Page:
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      giving out the gender would have not given him/her away and would have saved you time.

      I think she/he should drop it and not try to ruffle feathers more than her cheating allegations already did.

      It's unfortunate that it may be hurting her/him, but she/he should count his/her blessings. Things could be much MUCH worse.
       

      abcdeffedcba

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        giving out the gender would have not given him/her away and would have saved you time.

        I think she/he should drop it and not try to ruffle feathers more than her cheating allegations already did.

        It's unfortunate that it may be hurting her/him, but she/he should count his/her blessings. Things could be much MUCH worse.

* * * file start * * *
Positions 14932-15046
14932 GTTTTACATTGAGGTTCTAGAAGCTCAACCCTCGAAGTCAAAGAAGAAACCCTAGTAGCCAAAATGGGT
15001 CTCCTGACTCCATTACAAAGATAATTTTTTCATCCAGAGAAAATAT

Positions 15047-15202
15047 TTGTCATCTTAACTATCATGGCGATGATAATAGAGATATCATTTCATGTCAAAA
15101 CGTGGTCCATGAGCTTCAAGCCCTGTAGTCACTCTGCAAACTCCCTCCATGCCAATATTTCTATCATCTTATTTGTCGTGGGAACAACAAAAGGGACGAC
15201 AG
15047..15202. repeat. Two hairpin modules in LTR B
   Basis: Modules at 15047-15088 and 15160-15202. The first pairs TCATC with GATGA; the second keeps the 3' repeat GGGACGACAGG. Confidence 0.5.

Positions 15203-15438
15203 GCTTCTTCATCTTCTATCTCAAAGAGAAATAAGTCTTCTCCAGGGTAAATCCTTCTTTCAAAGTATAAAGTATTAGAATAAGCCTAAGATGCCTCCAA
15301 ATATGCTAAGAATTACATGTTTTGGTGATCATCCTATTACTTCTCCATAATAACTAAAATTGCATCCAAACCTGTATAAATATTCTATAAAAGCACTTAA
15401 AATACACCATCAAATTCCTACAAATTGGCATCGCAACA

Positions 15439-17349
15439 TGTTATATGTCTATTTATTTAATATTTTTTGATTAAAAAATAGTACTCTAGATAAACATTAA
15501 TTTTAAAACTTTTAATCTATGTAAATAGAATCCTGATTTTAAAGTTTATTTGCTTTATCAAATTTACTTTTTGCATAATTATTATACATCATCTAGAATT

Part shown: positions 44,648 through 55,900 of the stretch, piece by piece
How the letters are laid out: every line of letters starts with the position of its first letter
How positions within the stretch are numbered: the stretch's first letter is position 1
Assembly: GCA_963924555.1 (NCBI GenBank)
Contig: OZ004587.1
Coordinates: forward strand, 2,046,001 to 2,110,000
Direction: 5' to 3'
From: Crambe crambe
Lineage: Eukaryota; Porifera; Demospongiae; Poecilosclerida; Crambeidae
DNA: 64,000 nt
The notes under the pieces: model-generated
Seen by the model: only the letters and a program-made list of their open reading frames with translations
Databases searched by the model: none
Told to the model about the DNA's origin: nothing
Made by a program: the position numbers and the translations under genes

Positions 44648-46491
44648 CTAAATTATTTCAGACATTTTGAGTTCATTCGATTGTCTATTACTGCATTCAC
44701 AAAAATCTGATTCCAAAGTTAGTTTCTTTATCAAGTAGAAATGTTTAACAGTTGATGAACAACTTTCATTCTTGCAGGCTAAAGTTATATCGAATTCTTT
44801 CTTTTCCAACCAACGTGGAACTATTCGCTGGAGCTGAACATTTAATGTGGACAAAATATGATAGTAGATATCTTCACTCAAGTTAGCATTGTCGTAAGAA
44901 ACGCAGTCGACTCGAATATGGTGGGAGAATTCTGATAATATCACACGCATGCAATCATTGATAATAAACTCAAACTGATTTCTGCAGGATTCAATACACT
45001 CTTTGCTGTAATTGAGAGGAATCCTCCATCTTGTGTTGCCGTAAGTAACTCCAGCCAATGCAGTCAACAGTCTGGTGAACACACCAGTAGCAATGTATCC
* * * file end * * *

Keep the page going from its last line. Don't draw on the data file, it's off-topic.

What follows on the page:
Even though she was completely acquitted by the academic board? That just really really sucks...
         
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        osckey

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          I believe the word we're looking for is slander and yes, you can sue someone for slander. However, it looks like this professor only interfered with this studio admission process because he knew on of the adcom members personally and ran his mouth. I really don't see how this prof. could ruin anything outside of his zone of influence.
           
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          maxwell_edison

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            Well, sounds like a textbook case of slander/false light. However, a lawyer would probably advise against doing much of anything about it, it will create more attention. A sternly worded letter from her attorney telling him to keep his mouth shut would probably be helpful. Have her call a lawyer. Could be the best 100 bucks she's ever spent.